It’s nearly 1:00 AM, and I’m wide awake. I haven’t slept much this week, mostly by choice. I’m an late-to-bed, early-to-rise kind of guy. I’ve been thinking a lot about the events of this past week. It’s been one of the most significant weeks of the past year. And it’s barely Thursday! Here’s a smattering of what’s been going on:
- I’ve officially been a hospice chaplain for one year (as of Tuesday). I never thought I’d do something like this. I’ve always been convinced that I’m more of an apostolic/evangelistic guy (in other words, I start things). While I still think that’s true, I’ve discovered that I’ve got a lot of pastoral gifting (watching over and caring for others). I truly love the patients, families, and staff I get to serve on a daily basis. Just off the top of my head, my “hospice flock” consists of thirty patients, about that many more in family members, a staff of ten in the office, and at least sixty more family members who’ve lost loved ones in the past twelve months. I’ve helped two terminal patients become followers of Jesus, one just three days before they passed on from this life. I’ve helped others unload their shame, regret, and guilt in exchange for comfort, hope, and peace that can only be found in Jesus. They didn’t go into eternity with baggage. That’s incredibly humbling, knowing that God (for whatever reason) placed me in this place, in this time, to be there with these precious people in their incredibly hard circumstances.
- I don’t miss “going to church.” My mom and mother-in-law probably cringe at that! Having experienced the power and simplicity of simple church in the last two years we were in VA, it has seemed so strange when we have gone to church. Even when I’ve preached (which was a blast), it’s felt very strange. It all seems like a lot of time, money, and effort that (for the most part) seems to effect little life change (although I know it does for some people). It’s not wrong to do church like that, but doing a weekly service pales in comparison to actually doing life with a group of Christians–challenging each other, encouraging each other, praying for each other. Showing up on Sunday isn’t church. Living on mission with Jesus with others who are living on mission with Jesus is church. The group we’re hanging with on Monday nights is slowing evolving into something very cool and very significant…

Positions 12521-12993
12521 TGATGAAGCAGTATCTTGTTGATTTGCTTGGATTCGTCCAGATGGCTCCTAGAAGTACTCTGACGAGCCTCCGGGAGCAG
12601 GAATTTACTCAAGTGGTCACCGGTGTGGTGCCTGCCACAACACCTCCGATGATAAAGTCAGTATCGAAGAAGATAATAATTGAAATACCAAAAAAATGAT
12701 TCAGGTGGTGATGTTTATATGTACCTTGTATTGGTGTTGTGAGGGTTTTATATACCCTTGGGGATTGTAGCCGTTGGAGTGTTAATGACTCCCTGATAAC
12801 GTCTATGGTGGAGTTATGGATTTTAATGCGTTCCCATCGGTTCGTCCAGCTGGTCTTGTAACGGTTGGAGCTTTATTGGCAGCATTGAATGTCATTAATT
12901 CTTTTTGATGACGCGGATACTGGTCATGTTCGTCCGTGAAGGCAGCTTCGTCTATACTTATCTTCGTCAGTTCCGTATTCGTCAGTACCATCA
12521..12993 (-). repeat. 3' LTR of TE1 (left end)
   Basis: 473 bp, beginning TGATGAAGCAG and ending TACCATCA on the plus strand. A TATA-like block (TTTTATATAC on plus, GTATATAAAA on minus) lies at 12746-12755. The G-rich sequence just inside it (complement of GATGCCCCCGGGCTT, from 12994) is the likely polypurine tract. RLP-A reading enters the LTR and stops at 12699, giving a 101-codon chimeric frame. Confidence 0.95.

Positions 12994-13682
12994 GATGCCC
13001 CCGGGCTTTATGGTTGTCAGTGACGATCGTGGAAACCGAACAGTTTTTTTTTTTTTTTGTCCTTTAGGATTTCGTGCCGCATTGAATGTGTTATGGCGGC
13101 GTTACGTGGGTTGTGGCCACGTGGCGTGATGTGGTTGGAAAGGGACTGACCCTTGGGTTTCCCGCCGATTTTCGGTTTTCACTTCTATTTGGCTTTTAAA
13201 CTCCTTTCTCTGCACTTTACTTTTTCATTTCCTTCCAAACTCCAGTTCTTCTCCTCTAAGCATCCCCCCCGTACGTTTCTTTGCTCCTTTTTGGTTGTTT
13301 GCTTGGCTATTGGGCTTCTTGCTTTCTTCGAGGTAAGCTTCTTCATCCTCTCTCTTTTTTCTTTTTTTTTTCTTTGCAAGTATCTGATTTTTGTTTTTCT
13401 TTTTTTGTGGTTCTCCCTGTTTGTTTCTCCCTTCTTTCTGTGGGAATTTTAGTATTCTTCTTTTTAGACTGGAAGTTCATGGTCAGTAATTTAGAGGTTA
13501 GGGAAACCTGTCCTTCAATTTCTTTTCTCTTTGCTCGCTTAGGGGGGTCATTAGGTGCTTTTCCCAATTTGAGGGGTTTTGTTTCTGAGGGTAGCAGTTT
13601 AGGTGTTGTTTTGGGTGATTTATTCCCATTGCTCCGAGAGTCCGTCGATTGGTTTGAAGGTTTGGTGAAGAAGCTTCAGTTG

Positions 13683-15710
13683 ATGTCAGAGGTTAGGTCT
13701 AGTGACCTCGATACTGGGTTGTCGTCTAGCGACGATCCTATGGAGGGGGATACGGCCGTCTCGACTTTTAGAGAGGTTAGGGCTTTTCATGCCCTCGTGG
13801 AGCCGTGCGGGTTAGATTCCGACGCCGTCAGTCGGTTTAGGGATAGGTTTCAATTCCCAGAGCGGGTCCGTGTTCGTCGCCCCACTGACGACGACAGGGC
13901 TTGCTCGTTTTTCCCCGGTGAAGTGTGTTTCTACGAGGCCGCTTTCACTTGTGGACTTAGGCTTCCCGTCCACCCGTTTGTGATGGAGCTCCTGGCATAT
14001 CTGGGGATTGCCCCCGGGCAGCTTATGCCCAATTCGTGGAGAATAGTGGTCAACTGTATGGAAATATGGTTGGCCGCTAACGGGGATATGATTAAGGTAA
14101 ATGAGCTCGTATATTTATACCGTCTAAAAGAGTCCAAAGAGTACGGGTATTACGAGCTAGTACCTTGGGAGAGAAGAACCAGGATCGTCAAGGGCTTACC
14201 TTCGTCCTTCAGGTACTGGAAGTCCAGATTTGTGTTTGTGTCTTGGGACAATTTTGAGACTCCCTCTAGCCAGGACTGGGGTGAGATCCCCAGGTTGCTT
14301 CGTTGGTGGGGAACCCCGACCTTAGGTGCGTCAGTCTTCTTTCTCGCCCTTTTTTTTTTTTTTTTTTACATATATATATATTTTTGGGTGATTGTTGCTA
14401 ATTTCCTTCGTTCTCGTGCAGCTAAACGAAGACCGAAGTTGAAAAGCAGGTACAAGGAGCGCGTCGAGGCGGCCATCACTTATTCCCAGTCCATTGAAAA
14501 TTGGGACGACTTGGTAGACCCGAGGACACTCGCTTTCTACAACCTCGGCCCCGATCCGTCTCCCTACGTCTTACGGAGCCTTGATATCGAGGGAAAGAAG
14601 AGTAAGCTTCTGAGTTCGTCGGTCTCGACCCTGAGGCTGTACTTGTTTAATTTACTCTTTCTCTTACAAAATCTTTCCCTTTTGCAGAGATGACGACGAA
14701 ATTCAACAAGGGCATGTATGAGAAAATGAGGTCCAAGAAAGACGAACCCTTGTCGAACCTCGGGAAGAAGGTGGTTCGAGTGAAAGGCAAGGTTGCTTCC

- Intentional “missional” living works. This past Monday, Laura and I had our regular group of folks over to grill out. We also invited some other friends who are mutual friends of most people in our group. The difference is, they don’t go to church–in fact, some were burned by the church years ago. Toward the end of the night, a discussion began on God. The way it started: one of our friends mentioned an episode several weeks ago where their car died, and one of our group gave them a car to use until they could find another. This person stated, “Who does that? That will mean something to us for a long time.” That got the conversation started, and it progressed from there. The cool thing is this–it’s open-ended. It will continue! I’m drop dead convinced that when followers of Jesus actually live out what they believe, it will create interest and curiosity within those who are (at least) open-minded or (at most) seeking spiritual truth. Our group living out the gospel literally (as Acts 2:47 says) has created favor with these dear friends of ours.
- Acts 2:46-47 isn’t a pipe dream. Those two verses speak of the very first Christians doing life together on a daily basis. They shared their stuff with each other, they ate together regularly–they were family. This week, that started happening for our group. Yesterday afternoon, we got an invite by one of the couples in our group to come over for dinner that evening. Totally spur of the moment. Laura and the kids were visiting with her mom, and thus couldn’t make it. But I was able to go and hang out with this couple and another family–the one that borrowed the car. A great time with great food and great conversation. When being a Christian isn’t seen as a series of events but a lifestyle to live in community with others, that changes everything.
Wow. It’s late. I need to hit the sack. And after I’m done hitting it, I’m going to hit the hay. After I hit the hay, I’m sure my knuckles will be pretty sore. Then I’ll go to bed.